Special Report: Mental Health Problems

Special Report: Mental Health Problems


The State Hospital in Evansville was once a sprawling campus -- equipped to care for hundreds of mentally ill patients.

Today, the facility has just 168 beds and officials tell 14 News, getting one of those beds can be very difficult.

The patients that so desperately need mental healthcare are finding beds not in healthcare facilities, but in local jails.

The community-wide discussion about available help for the mentally ill was thrust into the spotlight following the fire that destroyed 9 units at the Sugar Mill Creek apartment complex.

There were mixed reactions when the community learned the woman arrested and charged with intentionally setting that fire -- is mentally ill.

"We don't have an answer to your question," Superior Court Judge Wayne Trockman said.

"A lot of times there are better answers, we just don't have any right now," Vanderburgh County Sheriff Eric Williams said.

Sheriff Williams and Judge Trockman are stumped.

Both recognize the county jail is overwhelmed with mentally ill inmates, but neither see's an immediate solution.

"We have a significant number of folks that suffer from some degree of mental illness," Williams said.

Inmates wait days, weeks and months for their day in court. All the while, officials say their mental health is deteriorating.

"The jails aren't corrections facilities, they're detention facilities," Williams said.

"My job is not to heal them or make them better. More often than not, they come out of here in better health than when they got here. But that's not necessarily always the case for somebody that's got mental issues," he added.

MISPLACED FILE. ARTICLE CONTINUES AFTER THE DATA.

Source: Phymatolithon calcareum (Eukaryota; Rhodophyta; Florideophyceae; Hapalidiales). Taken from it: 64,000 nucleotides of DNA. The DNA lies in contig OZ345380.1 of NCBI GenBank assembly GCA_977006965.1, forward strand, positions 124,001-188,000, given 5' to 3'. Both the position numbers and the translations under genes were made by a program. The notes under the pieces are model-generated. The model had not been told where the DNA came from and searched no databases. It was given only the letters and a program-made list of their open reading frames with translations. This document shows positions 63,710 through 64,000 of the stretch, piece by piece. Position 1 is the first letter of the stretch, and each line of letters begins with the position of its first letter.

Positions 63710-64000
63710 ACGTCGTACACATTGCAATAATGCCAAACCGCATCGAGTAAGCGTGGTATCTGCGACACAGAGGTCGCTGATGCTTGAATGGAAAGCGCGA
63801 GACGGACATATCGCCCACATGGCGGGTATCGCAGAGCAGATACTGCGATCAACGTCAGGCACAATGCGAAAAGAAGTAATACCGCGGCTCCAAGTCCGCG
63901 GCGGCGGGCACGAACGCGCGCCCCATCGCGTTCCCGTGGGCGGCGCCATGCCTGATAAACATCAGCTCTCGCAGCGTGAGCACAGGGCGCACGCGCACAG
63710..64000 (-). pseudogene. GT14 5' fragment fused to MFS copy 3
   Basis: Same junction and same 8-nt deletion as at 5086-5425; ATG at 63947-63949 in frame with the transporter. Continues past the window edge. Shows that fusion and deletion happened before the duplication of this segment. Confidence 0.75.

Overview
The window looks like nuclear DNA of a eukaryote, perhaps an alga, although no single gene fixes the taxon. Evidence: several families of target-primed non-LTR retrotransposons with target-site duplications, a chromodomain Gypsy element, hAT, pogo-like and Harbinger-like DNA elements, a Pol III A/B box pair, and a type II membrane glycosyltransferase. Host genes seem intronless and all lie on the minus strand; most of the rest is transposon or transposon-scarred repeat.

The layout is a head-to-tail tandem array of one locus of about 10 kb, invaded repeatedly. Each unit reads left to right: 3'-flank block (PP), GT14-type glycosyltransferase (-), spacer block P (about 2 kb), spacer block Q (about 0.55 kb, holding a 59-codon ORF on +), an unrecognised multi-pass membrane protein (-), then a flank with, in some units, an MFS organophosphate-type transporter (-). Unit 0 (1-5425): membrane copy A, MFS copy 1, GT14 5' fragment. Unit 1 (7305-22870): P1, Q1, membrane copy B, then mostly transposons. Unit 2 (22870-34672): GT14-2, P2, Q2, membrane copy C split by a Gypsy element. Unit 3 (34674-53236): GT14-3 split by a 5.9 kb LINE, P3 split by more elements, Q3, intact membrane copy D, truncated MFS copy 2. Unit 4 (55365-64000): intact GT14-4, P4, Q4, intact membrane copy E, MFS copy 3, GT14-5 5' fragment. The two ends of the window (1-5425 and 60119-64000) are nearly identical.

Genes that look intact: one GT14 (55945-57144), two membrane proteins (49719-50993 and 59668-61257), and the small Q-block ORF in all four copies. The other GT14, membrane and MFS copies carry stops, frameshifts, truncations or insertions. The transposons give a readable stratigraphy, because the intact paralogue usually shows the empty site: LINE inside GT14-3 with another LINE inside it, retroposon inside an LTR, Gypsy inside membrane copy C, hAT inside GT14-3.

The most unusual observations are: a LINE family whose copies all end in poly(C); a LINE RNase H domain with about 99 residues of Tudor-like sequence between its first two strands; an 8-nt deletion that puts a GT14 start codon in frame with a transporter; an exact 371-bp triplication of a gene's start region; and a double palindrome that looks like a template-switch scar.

While cost estimates vary with housing of mentally ill inmates, officials said it's taxing on the system.

"We can't purchase the drugs that are sometimes necessary," Judge Trockman said.

"In many cases, the symptoms or the manifestations of the mental illness are made worse while they're in a facility like this because we're not capable of providing the treatment that they need, or the counseling they need, or the environment that they need," Williams said.

The jail is now the largest mental health care facility in the county.

"The State Hospital here in Evansville is a great example. It used to be a sprawling campus that had hundreds and hundreds of beds. Now it's a small building with very limited resources. And this is kind of the fall out of that," Evansville Police Sgt. Jason Cullum said.

When jail is overcrowded, so are the courts. In September, Vanderburgh County Judge Jill Marcrum started Mental Health Court.

"It grew out of a realization we have a number of individuals in our community who suffer from mental illness, who also happen to commit crimes because of their mental illness. And those are the individuals that we are really trying to help," Judge Marcrum said.

Right now, Judge Marcrum has eight people going through Mental Health Court, three people waiting to sign plea agreements and three people waiting to get into the court.

"I can tell you we are very near capacity, which is heartbreaking because when you find someone, when someone is referred to our court, and you review their medical records and the facts of their criminal charges and they seem very appropriate, we want to take them, we want to help them," Marcrum said.

"Two people who will graduate early in the fall. And they're doing fabulously and it's just such a joy," Marcrum added.

Law enforcement officers have received special training to recognize, understand and communicate better with people who are mentally ill.

Judge Marcrum says because of this training, they have been able to divert a large number of people out of the criminal justice system.

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